Can A Few Minor Tweaks Make A 1:50/100m Swimmer 10 Seconds Faster?

This swimmer is doing a lot right, and with a few small tweaks to his technique, I believe he could quite easily knock 10 seconds of his 100m pace.


If you’re trying to get a good and strong powerful catch with this arm that’s in the water, but this arm is this far back here, it’s not a natural or comfortable position to be in. So it’s really compromising the catch there.

In this episode of Feedback Friday we have a swimmer who is swimming around the 150 to 155 mark per 100, and what you’ll notice here is there’s a couple of things that this swimmer could tweak and change slightly that’s going to put him in a much more natural, much more comfortable position in the water, which will help him increase his stroke rate, but also get into some better positions that will help him swim faster.

Now, there’s a couple of things here that I’ll point out that I think would fairly quickly get this swimmer under the 145, maybe under the 140 mark in the case of maybe a couple of weeks or two to three months’ time. Because there’s a lot this swimmer is doing well, but there are some things in the stroke that are just slowing him down and limiting his ability to really get the most out of the good things that he’s doing in his stroke.

So what you’ll notice here from above is there’s quite a bit of snaking going on through the body when we look from above. Now, the first thing that I’ll point out with that is head position. So you’ll see here, and it’s quite evident from that very first shot that we had, the swimmer’s looking a little bit too far forwards. And as you know, there’s nothing wrong with looking somewhat forwards. Up to about 45 degrees is where we like to see often triathletes and open water swimmers because it gives you that awareness about what’s coming up in front of you. But if you do look too far forwards and there’s a big kink in the neck, as in we’ve got the spine here and then the head really comes up and it’s a very sort of sharp angle, that’s a very unnatural and uncomfortable position. So the neck should be kept neutral, as in fairly straight, and you can still do that when you look somewhat forwards. But this swimmer’s just looking a little bit too far forwards.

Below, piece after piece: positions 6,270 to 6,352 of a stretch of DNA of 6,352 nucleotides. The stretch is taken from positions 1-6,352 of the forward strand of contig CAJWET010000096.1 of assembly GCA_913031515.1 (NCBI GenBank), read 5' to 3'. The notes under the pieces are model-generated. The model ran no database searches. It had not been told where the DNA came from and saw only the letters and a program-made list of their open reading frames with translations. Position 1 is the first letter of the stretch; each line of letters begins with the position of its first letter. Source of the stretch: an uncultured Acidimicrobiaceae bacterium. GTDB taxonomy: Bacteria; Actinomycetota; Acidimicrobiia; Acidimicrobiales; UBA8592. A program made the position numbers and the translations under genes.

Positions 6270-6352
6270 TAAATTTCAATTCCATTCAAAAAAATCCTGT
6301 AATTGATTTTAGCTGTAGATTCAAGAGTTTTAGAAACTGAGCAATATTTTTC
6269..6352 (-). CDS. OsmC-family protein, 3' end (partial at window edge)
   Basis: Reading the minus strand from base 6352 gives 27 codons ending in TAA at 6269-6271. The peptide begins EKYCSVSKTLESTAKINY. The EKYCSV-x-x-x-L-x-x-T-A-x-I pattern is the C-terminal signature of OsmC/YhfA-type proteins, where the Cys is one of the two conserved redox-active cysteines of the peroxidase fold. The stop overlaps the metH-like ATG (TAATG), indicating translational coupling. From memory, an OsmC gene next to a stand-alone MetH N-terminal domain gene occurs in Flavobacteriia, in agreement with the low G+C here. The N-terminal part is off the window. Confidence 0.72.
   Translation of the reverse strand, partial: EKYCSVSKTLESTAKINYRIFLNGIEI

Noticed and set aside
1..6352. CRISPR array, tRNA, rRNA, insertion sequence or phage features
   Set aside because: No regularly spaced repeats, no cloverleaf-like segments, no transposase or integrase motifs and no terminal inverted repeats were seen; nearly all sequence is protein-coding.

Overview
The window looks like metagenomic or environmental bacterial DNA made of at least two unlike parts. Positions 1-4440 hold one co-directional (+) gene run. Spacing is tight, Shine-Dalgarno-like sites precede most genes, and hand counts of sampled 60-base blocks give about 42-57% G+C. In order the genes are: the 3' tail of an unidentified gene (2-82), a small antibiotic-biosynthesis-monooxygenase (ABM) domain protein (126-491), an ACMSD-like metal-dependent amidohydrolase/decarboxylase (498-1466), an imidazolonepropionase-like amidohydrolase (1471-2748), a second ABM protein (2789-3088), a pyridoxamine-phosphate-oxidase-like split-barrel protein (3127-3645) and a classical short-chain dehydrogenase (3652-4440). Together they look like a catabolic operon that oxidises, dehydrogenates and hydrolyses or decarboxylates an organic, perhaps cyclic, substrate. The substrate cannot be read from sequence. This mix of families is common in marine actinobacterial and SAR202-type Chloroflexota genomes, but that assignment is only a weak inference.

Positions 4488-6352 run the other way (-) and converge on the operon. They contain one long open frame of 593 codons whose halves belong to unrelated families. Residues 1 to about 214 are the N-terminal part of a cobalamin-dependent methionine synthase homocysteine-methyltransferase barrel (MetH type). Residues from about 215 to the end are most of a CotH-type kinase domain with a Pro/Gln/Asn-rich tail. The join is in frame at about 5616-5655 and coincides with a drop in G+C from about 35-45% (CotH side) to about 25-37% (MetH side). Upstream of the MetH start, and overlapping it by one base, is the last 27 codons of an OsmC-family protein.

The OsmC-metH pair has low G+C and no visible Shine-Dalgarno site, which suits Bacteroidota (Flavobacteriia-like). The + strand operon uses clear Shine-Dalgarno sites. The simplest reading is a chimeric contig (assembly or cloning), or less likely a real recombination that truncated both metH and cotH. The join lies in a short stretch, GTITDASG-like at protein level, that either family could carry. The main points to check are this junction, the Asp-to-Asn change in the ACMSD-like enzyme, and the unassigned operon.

So if you imagine walking around the street for an hour and looking straight up at the sky, you’re probably going to get pretty tight, pretty sore through the neck and through the upper traps there. And there’s a good chance that this swimmer might really feel it through the upper traps after a swim. We’ve had a lot of swimmers come to clinics, a lot of swimmers who have sent their videos in through the membership and they’ve had really tight upper traps because of that head position. And then as soon as they change it, it just takes the pressure off and it means that they can swim more if they want to or they don’t pull up as sore afterward.

So first thing here, I’d look to look slightly further down and still keep the crown of the head out of the water, but the way I like to think of this and we explain this at our clinics and camps is keep the neck long. Like you’ve got a piece of string through the spine, through the neck and that piece of string is being pulled in that direction. So imagine that there’s someone here, they’re pulling that piece of string towards them and you want to really lengthen out through the spine and through neck there. And that can allow you to keep that neutral position, that straighter position. That will be the first thing. That will get him somewhere in a slightly better body position in terms of the straightness through the body.